Some other applications you should discover are kbibtex and kile. If you want your thesis or papers to look perfect and like kate, you will love the way kile deals with latex. kbibtex is an excellent reference database that stands on it’s own for any research project. Most handy are it’s search feature, abstract and link fields. When you find the keywords you were looking for, you have a link to where you stored the paper. You can get flash working well in a distribution like Mepis, if you must have flash.

    Gnuplot, which is not actually a gnu project, deserves it’s own special mention. Nothing else comes close if you have to generate hundreds of plots. Combine gnuplot with a few simple scripts an you will never use a spreadsheet again for anything but one off graphs. Done right, with eps output, the output rivals fancier graphing programs that murder you with a thousand clicks. I’m sure you have found this wonderful site. It will lead you through gnuplot.

    You should not count on Windows 7 to work any better than Vista or any other version of Windows [2]. If and when you buy a new computer, you will be forced to purchase this new blight of an OS. I’m not sure what it can do that can not be done better with free software. Good luck with it, but I doubt you will be able to stick with it for useful work. The most important issues of program incompatibility, poor power management and general performance problems have not been solved as far as I know. These barriers are not compensated for by third rate window management that apes parts of KDE 4 and Mac.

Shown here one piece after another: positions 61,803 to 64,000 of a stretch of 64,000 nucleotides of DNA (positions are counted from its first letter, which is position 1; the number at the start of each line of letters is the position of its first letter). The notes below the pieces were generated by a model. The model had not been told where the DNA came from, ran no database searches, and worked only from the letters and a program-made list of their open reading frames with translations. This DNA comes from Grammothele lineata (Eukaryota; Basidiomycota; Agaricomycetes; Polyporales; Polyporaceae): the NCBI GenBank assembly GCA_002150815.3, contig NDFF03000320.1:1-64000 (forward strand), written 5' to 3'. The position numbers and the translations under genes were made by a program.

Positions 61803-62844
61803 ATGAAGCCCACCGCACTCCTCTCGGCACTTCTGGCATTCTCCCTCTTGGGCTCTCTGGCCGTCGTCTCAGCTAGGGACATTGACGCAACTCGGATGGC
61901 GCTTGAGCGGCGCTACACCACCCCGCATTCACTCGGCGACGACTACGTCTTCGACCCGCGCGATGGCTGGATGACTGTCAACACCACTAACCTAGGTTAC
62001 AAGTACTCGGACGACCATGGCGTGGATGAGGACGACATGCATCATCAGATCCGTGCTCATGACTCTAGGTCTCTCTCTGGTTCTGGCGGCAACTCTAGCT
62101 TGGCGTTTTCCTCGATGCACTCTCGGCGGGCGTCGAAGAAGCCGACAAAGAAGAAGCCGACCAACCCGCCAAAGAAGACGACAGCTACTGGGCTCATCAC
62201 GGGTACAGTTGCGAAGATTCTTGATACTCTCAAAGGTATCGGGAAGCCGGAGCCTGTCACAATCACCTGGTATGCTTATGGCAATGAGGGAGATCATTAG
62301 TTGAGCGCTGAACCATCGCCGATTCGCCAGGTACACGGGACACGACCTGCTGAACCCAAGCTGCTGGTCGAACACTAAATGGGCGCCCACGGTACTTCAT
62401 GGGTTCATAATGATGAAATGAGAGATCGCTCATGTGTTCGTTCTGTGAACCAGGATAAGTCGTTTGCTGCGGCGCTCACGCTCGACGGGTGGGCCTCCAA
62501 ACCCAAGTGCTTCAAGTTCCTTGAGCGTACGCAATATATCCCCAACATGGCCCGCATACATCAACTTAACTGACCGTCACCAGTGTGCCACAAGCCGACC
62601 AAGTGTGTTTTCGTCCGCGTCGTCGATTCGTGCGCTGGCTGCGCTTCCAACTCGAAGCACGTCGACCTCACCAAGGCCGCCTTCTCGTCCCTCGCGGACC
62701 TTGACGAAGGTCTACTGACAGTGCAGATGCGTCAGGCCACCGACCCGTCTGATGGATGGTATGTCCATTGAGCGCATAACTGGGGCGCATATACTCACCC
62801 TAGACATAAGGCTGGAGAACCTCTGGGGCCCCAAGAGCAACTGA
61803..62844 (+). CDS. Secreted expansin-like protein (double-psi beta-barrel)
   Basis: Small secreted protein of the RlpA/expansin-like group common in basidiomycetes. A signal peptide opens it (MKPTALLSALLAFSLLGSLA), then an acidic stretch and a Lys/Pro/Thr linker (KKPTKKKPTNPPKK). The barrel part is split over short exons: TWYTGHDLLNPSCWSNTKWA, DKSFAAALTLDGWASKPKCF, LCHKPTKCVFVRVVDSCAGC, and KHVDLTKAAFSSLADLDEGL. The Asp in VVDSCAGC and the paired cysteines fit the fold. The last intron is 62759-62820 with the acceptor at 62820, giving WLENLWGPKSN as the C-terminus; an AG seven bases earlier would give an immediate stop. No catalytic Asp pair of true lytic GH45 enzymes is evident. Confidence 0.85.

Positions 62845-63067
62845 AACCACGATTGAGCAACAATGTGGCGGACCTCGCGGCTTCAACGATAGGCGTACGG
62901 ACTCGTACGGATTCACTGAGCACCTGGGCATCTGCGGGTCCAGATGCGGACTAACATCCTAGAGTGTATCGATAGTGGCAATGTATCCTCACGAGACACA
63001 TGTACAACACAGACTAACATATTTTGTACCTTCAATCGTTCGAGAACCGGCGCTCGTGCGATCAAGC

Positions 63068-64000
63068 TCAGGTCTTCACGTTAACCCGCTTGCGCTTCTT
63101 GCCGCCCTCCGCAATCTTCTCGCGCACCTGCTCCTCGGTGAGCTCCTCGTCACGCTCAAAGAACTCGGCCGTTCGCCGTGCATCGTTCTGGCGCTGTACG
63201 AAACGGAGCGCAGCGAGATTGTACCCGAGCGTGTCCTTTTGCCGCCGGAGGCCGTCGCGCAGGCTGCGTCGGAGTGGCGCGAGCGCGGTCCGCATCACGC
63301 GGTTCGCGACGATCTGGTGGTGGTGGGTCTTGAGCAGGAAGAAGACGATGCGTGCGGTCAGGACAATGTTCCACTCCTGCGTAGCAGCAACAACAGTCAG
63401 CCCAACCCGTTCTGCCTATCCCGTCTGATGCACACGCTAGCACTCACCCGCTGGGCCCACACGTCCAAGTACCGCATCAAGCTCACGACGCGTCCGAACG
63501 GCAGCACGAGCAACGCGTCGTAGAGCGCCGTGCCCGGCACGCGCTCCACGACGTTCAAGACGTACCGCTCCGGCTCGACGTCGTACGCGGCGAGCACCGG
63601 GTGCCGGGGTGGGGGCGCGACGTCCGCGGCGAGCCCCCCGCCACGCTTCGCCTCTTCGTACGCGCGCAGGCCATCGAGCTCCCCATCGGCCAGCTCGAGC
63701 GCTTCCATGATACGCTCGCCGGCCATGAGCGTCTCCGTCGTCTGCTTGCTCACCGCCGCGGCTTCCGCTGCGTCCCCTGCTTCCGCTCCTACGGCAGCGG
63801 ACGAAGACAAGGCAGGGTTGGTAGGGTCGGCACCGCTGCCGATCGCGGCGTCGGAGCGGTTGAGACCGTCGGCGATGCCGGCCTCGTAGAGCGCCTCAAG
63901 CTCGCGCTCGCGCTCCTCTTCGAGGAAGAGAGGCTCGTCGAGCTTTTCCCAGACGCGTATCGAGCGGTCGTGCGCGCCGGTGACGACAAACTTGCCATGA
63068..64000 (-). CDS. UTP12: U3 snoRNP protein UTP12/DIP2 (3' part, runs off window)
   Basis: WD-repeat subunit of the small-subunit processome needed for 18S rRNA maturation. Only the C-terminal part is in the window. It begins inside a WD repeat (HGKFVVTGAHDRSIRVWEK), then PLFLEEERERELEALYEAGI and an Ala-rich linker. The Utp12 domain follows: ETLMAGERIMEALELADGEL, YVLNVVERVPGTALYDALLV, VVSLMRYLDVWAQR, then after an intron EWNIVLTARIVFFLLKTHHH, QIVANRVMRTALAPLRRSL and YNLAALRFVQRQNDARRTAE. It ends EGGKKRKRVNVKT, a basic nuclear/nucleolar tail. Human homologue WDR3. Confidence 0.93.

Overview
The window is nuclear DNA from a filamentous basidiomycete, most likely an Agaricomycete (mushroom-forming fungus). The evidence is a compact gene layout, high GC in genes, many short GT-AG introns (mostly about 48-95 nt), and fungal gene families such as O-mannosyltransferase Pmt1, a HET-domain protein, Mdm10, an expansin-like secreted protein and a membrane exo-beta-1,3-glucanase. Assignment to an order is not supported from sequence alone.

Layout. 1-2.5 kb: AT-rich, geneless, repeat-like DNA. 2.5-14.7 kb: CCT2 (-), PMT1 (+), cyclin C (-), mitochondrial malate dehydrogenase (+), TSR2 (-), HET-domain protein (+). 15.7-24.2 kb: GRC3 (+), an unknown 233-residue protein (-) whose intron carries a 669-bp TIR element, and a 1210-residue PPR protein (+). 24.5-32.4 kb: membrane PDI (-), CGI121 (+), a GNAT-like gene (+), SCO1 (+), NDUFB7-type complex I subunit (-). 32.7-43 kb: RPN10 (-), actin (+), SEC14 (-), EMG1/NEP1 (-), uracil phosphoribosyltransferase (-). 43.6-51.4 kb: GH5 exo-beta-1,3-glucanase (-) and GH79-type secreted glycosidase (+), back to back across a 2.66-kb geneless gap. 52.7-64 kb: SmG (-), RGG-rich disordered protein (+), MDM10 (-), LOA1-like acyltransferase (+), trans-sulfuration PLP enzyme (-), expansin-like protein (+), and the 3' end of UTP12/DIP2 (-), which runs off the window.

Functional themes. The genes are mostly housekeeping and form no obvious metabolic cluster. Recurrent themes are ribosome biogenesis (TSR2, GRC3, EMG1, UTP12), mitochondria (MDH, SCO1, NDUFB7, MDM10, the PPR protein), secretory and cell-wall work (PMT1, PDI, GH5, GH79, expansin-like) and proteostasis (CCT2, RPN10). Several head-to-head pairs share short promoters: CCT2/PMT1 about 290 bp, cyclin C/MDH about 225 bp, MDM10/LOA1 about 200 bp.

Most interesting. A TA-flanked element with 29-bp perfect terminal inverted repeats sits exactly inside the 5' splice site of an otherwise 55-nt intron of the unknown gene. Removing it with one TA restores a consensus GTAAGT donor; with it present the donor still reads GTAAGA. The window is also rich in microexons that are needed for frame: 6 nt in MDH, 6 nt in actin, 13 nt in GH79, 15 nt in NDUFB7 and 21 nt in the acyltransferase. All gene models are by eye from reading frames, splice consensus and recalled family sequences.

6. In the last two years of my college career, i used nothing but linux. There was only two times i needed a virtual machine for xp and that was for my adobe photoshop and excel 2007 class. Office 2007 was incompatible with wine at the time, and adobe photoshop still runs like crap in wine.